Conflict, violence and instability are troubling yet familiar phrases that continue to dominate media headlines. At the recent World Humanitarian Summit held last month in Istanbul, the take-home message for all international humanitarian emergencies was clear: we are living in a world that presents unprecedented challenges, and prevention is key. If we are to reduce the increasing numbers of protracted humanitarian crises caused by violent conflict, we must adopt a long-term view that focuses on addressing the sources and drivers of fragility and conflict.
Fragility manifests itself in many layers and forms in humanitarian crises, and is not limited to low-income countries. It includes violent extremism, urban violence, massive rural exodus, and health epidemics such as the recent Ebola crisis that struck in a number of West African countries in 2014. Sadly, all too often these situations are not viewed in the wider context of longer-term development challenges. The rapid spread of the Ebola crisis was argued to be not just a humanitarian issue, but also an issue of state (un)preparedness. Creating societal resilience in fragile states is, after all, crucial to avoiding a relapse into conflict or fragility.
At the heart of the solution is the International Dialogue on Peacebuilding and Statebuilding (IDPS). This initiative is backed by over 40 countries, multilateral bodies and civil society organisations, and aims to embed peace and development in fragile and conflict-affected states through bridging the gap between humanitarian and development actors. The IDPS commits to achieving this by advancing the UN Secretary General’s Agenda for Humanity and the 2030 Agenda for Sustainable Development.
One of the IDPS’s constituencies, the Civil Society Platform for Peacebuilding and Statebuilding (CSPPS), has worked with civil society organisations in Ebola-affected countries to publish a report discussing the appropriate response action to the crisis in the context of peacebuilding and statebuilding. The report documents lessons learnt in the process of Ebola response and the actual management of the Ebola outbreak in Guinea, Liberia and Sierra Leone, in relation to the New Deal principles and peacebuilding and statebuilding goals. The New Deal Principles promote the role of legitimate politics, security, justice, economic foundations, and state revenues and services as the bedrock of peaceful, stable states.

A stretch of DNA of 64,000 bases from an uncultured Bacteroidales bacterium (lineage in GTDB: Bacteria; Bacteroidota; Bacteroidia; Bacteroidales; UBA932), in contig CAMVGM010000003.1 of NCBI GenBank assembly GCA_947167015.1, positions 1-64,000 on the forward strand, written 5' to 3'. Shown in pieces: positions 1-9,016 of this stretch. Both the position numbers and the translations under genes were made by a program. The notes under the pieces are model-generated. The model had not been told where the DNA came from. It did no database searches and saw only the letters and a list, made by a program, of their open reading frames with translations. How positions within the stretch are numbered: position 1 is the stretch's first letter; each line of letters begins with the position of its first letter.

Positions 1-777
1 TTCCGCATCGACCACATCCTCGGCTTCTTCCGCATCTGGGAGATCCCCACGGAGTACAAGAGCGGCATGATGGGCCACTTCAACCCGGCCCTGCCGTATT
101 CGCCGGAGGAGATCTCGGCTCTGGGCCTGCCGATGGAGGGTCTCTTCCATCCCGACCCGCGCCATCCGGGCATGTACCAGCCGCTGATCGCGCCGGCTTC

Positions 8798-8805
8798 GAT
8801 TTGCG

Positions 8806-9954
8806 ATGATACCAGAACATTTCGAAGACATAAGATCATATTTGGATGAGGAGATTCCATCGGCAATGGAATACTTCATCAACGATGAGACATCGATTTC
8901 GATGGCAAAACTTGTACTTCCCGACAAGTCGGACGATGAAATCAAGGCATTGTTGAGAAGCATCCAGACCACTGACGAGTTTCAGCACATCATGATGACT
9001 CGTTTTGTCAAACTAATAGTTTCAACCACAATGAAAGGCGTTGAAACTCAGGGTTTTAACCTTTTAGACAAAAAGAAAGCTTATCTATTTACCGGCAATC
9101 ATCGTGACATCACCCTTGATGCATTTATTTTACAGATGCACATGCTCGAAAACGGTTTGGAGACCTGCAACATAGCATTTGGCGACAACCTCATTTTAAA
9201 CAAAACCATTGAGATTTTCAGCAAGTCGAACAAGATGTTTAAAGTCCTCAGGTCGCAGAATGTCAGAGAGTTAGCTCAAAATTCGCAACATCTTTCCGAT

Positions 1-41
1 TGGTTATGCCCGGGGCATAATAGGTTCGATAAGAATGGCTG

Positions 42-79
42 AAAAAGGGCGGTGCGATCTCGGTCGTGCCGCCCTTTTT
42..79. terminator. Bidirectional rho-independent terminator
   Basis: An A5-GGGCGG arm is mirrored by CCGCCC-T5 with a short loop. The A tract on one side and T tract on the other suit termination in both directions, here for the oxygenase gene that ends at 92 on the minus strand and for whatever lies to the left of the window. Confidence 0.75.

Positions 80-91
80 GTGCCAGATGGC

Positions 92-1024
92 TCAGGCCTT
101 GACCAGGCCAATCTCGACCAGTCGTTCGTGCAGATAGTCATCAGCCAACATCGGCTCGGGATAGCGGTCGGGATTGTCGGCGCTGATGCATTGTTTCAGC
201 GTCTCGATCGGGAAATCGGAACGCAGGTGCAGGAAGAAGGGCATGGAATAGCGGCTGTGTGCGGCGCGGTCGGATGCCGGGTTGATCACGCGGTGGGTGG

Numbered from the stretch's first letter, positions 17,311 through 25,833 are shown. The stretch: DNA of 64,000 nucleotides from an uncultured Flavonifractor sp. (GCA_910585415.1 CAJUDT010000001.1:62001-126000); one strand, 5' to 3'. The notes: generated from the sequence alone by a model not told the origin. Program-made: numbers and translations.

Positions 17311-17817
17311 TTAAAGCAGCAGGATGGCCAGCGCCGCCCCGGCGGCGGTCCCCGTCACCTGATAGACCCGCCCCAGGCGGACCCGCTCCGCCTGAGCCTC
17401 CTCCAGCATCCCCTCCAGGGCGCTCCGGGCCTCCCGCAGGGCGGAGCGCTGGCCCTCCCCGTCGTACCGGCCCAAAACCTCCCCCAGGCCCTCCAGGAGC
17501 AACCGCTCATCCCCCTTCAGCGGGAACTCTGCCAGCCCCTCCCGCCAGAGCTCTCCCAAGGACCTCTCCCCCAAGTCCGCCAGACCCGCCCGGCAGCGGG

CSPPS’s report anchors recommendations in country-wide assessments of Ebola crisis management. The first recommendation calls upon governments and development partners to prioritise and develop inclusive national recovery strategies. Secondly, governments must invest early in developing robust service-delivery systems. Thirdly, it is critical to rebuild trust and strengthen government-citizen relations and means for collaboration. Lastly, communities must be placed at the centre of crisis response to build national ownership of the New Deal. Essentially, CSPPS is calling for far greater attention to constructive state-society relations as a cornerstone of sustaining peace and building resilient states. In this context, the practical application of the New Deal principles and goals can provide a vital link between acute crisis response, prevention and resilience building.
The recently adopted UN Security Council Resolution 2282 underscores this point. It speaks about inclusive national ownership, where local actors have a consistent voice and women and young people play a critical and strategic role in creating close partnerships with diverse stakeholders. Sustainable peace can become a reality only if partnerships with all stakeholders are considered at all layers of society.
Humanitarian aid alleviates suffering and saves lives affected by crisis. However, civil society organisations scantly report on the impact of their programmes. Civil society actors — specifically in countries plagued by conflicts and fragility — need to look to unusual sources of inspiration and relevance in order to adapt successfully in the face of a humanitarian crisis. On the back of the momentum from the World Humanitarian Summit, organisations involved in development or humanitarian aid must forge platforms for collaboration. All of us have a role to play in delivering the Agenda for Humanity. We must work together to secure peace so that no one is left behind.